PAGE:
from "Born that way" theory
by Roy Waller and Linda Nicolosi
October, 2003-- A British study just published in the October issue of Behavioral Neuroscience claims to find contributing biological factors for homosexuality.
The study--which was conducted among only a small number of subjects, and found modest differences between groups--added some evidence to a recent body of research that suggests that for some people, biological factors contribute to homosexual development.
The factors identified in this and other studies seem to be factors that masculinize females and feminize males, which results in gender-atypical development.
Yet an October 6, 2003 article by reporter Amanda Gardner in Health Day News, and trumpeted on the internet by Yahoo, mischaracterizes the study's scope and findings with the headline, "Startling Study Says People May Be Born Gay."
The first sentence of Gardner's article adds, "The origins of sexual orientation may be evident in the blink of an eye."
The basis of the study, conducted by Qazi Rahman of the University of East London, is a technique known as "pre-pulse inhibition," or PPI. The main premise of PPI is that when people are startled by a loud noise they involuntarily blink their eyes, but when the test sound is preceded by a quieter noise, this appears to inhibit the response to the second, louder sound. PPI is used in tests to gauge certain inborn human responses and characteristics.
For purposes of the study, the 59 gay and straight men and women participants were subjected to both noises--first the louder noise alone, followed by the softer and louder sounds, and their responses were compared. The goal was to determine the differences, if any, between the responses of homosexual and straight men and also gay and straight women, as well as any possible similarities between homosexual men and heterosexual women and straight men and gay women. The attempt was to use the data collected from the PPI responses to demonstrate a bridge between a genetic cause of homosexuality and an automatic human response.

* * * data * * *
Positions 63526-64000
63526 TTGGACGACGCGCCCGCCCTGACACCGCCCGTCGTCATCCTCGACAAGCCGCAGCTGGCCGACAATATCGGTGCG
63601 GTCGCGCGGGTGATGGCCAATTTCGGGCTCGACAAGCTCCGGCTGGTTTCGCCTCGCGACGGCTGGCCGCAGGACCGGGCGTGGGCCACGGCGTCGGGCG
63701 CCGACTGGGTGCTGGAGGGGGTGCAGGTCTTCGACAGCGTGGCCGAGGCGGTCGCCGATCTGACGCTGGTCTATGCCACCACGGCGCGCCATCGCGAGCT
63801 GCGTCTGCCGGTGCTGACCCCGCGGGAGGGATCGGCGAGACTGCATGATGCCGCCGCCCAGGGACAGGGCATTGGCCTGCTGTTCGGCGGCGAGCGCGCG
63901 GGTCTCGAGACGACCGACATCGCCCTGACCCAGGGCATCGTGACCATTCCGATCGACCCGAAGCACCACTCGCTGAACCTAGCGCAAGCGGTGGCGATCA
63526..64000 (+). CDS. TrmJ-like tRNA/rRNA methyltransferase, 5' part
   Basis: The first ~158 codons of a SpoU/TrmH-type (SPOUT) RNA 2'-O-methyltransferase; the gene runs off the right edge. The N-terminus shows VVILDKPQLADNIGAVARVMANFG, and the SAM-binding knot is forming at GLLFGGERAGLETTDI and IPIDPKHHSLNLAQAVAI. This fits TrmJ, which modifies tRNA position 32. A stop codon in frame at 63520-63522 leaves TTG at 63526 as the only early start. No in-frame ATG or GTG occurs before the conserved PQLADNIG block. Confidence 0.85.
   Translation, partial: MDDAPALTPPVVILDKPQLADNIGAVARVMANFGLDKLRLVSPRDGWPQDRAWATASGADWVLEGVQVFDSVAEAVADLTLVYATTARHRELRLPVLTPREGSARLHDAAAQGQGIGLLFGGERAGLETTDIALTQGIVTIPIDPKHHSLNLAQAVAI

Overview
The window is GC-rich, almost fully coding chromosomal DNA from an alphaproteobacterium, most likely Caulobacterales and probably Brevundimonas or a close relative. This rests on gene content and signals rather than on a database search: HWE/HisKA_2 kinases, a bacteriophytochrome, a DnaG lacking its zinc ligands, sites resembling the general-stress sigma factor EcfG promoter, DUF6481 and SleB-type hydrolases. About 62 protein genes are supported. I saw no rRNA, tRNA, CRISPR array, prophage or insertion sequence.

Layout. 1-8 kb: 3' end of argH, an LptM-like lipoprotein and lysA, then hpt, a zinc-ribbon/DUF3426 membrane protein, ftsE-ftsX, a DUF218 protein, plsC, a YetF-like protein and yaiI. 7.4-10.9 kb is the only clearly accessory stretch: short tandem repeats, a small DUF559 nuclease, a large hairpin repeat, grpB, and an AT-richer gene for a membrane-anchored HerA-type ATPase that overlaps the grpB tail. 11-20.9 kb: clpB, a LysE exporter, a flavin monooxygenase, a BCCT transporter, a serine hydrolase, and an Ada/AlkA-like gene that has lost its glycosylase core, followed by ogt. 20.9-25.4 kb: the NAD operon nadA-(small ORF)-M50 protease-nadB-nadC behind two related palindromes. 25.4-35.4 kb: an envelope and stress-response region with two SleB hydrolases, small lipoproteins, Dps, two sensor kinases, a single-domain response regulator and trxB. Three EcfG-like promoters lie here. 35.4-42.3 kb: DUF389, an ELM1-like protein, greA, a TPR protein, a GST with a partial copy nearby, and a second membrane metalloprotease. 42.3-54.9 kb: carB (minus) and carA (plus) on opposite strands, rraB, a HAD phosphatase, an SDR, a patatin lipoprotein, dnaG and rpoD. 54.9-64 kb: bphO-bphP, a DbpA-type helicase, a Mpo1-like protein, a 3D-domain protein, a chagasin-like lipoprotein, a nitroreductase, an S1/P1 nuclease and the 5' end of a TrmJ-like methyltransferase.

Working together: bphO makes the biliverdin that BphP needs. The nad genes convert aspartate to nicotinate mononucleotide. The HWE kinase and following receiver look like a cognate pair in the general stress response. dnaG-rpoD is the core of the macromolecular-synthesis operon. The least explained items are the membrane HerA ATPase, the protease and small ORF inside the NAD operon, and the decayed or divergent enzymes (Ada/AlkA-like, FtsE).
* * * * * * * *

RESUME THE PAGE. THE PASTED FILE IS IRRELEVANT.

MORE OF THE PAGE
The researcher sought to find an automatic physiological response that was not developed as a result of learning or social interaction. He decided to employ startle responses, which are involuntary and instinctual.
In terms of statistics, Rahman's study presents the following findings:
The researchers appeared unaware on the recent finding that homosexually oriented individuals have been found to exhibit a significantly higher level of psychiatric problems than the general population. Nor were they evidently aware that the reasons for the high rate of problems have not been identified.
"Although homosexuality per se is not related to psychiatric problems," Rachman states, "on those occasions that gays and lesbians do present with psychiatric problems, they often show disorders that are typical of the opposite sex."
The recent study correlated with findings of reorientation theorists, who generally agree that biological factors lay the foundation for gender-atypical feelings and behavior in some people. This sets the stage for feelings of differentness from their own biological sex.
However, because other factors besides biology are known to influence gender identity, reorientation therapists do not believe that inborn gender-atypical traits mean that a person was "born gay."